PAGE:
Stormtroopers and the Supreme Court

The United Kingdom’s Supreme Court recently rendered its decision in the first Intellectual Property case heard since it opened for business in October 2009.  The case, Lucasfilm v Ainsworth, concerned infringement of copyright subsisting in Stormtrooper helmets, which had in the past been produced by Andrew Ainsworth for the Star Wars films.

Under ss.51 and 52 of the Copyright Designs and Patents Act 1988: copyright in a design document is not infringed by making articles to that design provided that they are not themselves artistic works (51); and, where a design is exploited through the (licensed) manufacturing of articles derived from it, a period of 25 years from the first exploitation this is no longer an infringement (52).  However, if the helmets themselves were sculptures, artistic works, then any copying of them might be classed as infringement even 30 years after Star Wars’ release.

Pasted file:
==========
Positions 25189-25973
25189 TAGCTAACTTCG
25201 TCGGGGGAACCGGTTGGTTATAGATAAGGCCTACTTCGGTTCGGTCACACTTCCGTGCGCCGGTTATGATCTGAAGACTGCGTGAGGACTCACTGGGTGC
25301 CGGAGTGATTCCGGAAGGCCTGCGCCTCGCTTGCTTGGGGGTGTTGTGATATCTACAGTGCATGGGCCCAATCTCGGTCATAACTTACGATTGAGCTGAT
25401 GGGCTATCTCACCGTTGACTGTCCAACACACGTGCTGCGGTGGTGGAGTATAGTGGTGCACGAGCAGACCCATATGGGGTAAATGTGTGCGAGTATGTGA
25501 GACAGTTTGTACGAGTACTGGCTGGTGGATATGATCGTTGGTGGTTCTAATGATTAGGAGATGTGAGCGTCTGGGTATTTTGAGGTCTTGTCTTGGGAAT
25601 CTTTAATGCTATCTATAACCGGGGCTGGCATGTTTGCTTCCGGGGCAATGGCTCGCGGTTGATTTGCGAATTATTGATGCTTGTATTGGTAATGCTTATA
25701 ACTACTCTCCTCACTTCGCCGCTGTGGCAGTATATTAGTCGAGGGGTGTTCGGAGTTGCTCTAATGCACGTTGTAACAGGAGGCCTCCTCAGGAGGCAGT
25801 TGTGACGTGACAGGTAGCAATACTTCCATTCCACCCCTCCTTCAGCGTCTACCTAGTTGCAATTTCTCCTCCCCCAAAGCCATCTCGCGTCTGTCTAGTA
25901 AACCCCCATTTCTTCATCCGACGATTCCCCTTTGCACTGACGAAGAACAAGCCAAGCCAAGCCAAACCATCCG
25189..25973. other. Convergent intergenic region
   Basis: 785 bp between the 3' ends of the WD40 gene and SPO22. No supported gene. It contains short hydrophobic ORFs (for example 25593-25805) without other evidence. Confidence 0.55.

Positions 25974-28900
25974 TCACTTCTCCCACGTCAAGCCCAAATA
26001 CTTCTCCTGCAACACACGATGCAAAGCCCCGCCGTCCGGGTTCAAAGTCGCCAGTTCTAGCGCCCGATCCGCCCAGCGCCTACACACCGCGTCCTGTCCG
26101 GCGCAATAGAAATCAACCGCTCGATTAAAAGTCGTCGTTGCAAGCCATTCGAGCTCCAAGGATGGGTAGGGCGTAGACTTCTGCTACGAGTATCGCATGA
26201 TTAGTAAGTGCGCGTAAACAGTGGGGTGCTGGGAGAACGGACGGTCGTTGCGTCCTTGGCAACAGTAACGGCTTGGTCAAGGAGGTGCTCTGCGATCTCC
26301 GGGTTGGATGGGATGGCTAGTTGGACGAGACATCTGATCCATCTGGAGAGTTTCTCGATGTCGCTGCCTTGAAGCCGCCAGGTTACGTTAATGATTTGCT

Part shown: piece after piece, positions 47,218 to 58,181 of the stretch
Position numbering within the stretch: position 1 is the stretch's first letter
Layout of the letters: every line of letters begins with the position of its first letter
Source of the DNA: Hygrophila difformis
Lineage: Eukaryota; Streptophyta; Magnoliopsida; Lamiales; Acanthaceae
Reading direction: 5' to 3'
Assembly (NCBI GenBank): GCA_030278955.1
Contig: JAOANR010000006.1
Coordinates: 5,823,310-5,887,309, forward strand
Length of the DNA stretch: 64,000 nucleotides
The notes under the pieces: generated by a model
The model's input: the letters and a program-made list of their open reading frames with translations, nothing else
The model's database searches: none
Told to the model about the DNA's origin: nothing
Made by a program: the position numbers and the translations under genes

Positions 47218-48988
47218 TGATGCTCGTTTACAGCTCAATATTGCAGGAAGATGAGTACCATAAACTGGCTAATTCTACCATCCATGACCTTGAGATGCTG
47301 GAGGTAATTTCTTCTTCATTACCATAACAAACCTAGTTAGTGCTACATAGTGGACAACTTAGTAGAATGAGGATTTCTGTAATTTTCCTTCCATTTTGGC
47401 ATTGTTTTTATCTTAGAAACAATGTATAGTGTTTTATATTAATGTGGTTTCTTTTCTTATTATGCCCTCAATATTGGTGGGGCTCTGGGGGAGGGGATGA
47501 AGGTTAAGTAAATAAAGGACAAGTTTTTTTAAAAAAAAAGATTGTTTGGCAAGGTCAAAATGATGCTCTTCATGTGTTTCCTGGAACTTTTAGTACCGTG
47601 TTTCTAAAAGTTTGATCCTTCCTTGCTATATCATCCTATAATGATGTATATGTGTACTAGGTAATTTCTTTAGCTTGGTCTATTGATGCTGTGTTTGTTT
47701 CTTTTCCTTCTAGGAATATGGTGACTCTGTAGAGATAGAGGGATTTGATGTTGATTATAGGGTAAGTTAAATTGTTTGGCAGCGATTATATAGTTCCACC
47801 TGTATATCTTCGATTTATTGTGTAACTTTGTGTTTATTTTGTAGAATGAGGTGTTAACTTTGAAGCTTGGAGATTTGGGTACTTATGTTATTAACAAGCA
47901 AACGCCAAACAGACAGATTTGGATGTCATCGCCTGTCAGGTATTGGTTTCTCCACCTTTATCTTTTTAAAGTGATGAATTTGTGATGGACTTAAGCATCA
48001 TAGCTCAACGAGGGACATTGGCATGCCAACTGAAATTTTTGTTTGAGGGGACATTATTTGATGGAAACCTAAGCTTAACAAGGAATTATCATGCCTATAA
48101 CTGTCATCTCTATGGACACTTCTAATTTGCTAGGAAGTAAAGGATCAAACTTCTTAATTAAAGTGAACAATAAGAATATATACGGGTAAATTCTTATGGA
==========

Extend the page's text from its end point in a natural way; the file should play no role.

On this crucial point an analogy was drawn with the use of prop military helmets in film portrayals of historic wars, the difference in the instant case being that the war was entirely fictional.  However, despite the imaginary nature of the Stormtrooper characters, The Court explained that the work of art created by the appellants was the Star Wars film, and the helmets were ‘utilitarian in the sense that [they were elements] in the process of production of the film’ rather than artistic works in their own right.

Some commentators observe that the defences mentioned above set the UK apart from other jurisdictions, and allow for less substantial protection of creative works created in the course of producing a film.  An important distinction here is between the typical duration of copyright protection, lasting for 70 years from the death of the author, and the much shorter period where derivative works are commercially exploited – 25 years following their being marketed.

Aside from the characterisation of Stormtrooper helmets as utilitarian, another interesting finding emerged from the decision – that claims for infringement of foreign copyright are justiciable in UK courts.  Although Ainsworth succeeded in his defence against infringement of UK copyright, the Supreme Court held that the UK are entitled to take jurisdiction over a UK defendant in a claim for infringement of foreign copyright, and the eventual fallout of the case on this point remains to be seen.

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